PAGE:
The San Jose Sharks have been one of the leading off-season stories despite doing very little all summer. The Hockey News (THN) was the latest to tackle when this team promising changes will make any and what they might be in a column about whether Joe Thornton would retain the captaincy for the 2014-15 NHL season on Tuesday, Aug. 12.
Thornton remains one of the top-five pictured options (listed in order of probability) for San Jose. Other possibilities are too unlikely to examine in detail.
As written here previously, Marc-Edouard Vlasic is the choice that sends the right message to this team about how you play the game. Just 27, "Pickles" is already the most reliable, accountable and apparently indispensable of Sharks if we are to excuse the 2014 Stanley Cup playoff choke on anything.
Only this is not about who should get the "C" on his sweater, it is about who will. The most likely candidate is Logan Couture for several reasons.
For one, general manager Doug Wilson passed up on a tempting trade to push San Jose over the top when the Columbus Blue Jackets insisted on Couture being part of a package for Rick Nash. Once that level of commitment is made to a player, the roots are deep.
Both Wilson and head coach Todd McLellan have also referred to Couture as future captain material. When they talk about handing the team over to new leadership, who would they put ahead of their 25-year old two-way All-Star center?
Couture set the tone by fighting Mike Richards in the sixth game of the 2014 Stanley Cup playoffs. He has been the leading off-season voice among Sharks, has had his captain's back but also challenged his teammates to use the pain of that choke as motivation.
It also helps that he may already be San Jose's best three-zone player. Those are all reasons he would be a good choice as captain and is a lock to wear some letter.
Vlasic would fall right behind him for the reasons listed above, and because he is the best defender and above average offensively. Tenure might also count for something, and Pickles has played twice the games for the Sharks that Couture has. He will already be counted on to lead a very young blue line, and is certain to wear at least an "A" in the 2014-15 NHL season.
Wilson and McLellan also keep floating this absurd idea of no one wearing a letter, as in Tuesday's piece on NHL.com. Captains are needed for conferences with referees and the league is likely to mandate someone be chosen. However, it is not at all unlikely that this chatter ends up a preface to a dialogue about why San Jose will rotate captains.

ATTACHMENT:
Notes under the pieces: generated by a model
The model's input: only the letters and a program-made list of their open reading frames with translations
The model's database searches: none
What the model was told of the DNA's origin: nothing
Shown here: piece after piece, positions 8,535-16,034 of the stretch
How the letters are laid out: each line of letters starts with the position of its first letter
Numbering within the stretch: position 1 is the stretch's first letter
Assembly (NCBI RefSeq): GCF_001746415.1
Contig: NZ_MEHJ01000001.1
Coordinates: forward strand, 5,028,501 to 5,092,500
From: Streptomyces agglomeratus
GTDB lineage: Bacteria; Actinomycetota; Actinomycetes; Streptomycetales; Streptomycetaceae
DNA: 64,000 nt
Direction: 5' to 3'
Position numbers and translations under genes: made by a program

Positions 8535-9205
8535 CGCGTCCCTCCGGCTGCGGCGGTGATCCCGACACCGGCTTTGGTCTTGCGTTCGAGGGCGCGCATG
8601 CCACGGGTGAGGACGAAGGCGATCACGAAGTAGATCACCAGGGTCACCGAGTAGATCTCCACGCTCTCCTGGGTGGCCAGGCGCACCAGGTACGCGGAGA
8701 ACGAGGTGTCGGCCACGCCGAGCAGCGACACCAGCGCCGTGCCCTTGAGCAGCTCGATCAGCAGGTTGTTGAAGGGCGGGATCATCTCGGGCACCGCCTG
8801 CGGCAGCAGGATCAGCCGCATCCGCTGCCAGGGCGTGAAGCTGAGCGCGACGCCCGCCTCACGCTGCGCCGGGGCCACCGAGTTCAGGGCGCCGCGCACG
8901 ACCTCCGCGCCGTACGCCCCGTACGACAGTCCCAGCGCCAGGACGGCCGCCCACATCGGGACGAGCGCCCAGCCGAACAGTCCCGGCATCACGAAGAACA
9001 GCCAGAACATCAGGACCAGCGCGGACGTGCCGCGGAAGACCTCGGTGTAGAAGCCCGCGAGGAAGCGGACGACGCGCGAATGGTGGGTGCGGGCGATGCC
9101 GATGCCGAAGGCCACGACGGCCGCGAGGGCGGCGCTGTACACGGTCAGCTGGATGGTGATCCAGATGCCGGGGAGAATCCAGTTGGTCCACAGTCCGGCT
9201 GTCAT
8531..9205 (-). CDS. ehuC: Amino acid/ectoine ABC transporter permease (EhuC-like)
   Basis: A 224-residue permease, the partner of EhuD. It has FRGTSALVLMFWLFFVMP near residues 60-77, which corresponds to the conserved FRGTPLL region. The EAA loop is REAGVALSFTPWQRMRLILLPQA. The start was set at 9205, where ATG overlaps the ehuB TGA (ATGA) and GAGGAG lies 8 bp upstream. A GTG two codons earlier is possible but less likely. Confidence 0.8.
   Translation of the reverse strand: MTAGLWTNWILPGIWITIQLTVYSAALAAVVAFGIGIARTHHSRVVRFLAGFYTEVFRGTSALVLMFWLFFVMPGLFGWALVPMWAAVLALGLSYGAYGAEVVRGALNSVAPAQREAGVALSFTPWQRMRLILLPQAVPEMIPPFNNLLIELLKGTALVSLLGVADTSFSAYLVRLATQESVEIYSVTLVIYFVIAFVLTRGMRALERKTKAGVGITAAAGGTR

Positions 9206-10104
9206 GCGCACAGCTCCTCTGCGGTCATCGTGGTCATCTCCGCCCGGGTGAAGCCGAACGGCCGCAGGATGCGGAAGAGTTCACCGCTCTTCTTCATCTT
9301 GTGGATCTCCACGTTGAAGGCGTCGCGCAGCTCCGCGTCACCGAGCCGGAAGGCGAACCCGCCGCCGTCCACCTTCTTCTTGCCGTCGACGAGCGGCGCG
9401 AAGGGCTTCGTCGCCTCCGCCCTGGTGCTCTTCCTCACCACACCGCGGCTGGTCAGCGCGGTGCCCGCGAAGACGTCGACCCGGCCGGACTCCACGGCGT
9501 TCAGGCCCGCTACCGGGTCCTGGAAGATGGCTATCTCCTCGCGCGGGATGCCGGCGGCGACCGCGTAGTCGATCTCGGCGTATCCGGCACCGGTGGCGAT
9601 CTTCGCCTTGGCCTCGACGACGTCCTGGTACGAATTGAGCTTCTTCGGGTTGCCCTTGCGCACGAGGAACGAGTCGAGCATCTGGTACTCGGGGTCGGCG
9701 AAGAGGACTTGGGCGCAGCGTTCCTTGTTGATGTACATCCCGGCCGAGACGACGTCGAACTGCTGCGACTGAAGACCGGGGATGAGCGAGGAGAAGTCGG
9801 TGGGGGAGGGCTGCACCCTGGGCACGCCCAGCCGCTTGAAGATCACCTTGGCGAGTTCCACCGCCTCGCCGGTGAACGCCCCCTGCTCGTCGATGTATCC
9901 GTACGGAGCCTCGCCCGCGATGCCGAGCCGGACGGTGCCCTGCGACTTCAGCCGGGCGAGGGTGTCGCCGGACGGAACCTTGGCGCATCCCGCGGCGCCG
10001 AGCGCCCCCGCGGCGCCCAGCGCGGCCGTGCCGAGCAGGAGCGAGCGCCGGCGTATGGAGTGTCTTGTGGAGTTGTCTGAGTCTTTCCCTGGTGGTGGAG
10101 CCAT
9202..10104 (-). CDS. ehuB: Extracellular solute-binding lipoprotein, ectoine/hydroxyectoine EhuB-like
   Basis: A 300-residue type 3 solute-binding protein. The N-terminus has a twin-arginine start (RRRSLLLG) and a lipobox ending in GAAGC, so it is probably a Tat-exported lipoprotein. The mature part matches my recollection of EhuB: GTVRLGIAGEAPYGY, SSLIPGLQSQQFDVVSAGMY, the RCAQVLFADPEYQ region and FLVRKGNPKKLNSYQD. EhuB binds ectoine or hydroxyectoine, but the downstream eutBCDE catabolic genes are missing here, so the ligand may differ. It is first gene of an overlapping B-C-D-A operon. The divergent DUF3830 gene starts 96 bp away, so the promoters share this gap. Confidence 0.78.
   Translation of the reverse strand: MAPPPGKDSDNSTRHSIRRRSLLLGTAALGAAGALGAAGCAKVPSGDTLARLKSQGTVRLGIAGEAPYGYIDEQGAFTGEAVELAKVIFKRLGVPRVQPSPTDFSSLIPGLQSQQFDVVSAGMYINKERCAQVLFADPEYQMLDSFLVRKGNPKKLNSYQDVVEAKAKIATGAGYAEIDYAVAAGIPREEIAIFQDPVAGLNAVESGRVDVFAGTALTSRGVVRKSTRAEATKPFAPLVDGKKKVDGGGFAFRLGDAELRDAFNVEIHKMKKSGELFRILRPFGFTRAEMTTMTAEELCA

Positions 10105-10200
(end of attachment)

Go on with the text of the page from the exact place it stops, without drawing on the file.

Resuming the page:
None of those three options are much over five percent more likely than Joe Pavelski becoming captain. He is a two-way player that was fourth among all Sharks in total ice time during the 2013-14 NHL season. Coming off a career year with 41 goals and 38 assists and coming into his peak at 30 years old, he has almost as many games of experience as Vlasic.
Pavelski has also shown a propensity to score big goals in the Stanley Cup playoffs, with 20 goals and 25 assists in his last 56 postseason games. It seems almost certain San Jose will give some letter to the most versatile player on the roster—one capable of playing the point, pivot or either wing.
THN's subject is a distance behind Pavelski in the likelihood of keeping the captaincy. Thornton is also the only realistic option that is a bad one for the Sharks.
He is certainly not especially to blame for the 2014 Stanley Cup playoff choke, but he did not have a good series. It is also not the first poor postseason for him in the nine times he has been part of San Jose's failure to win more than one game after the second round. His playoff scoring comes at a 25 percent lower rate than his regular-season scoring.
More than that, Thornton was captain of a team that went from domination to dominated in choking a 3-0 Stanley Cup playoff series lead. It is a captain's job to find a way to lead his team to at least one elimination win.
In reality, keeping the "C" on Thornton's sweater indicates the same Sharks. Dan Boyle and Brad Stuart the only players on the ice for more than one game of that collapse that are not returning. Letting only the two playoff skaters with Stanley Cup championships go without even changing the leadership does not constitute even the culture change Wilson and McLellan have backtracked to claiming is what they really meant by a rebuild.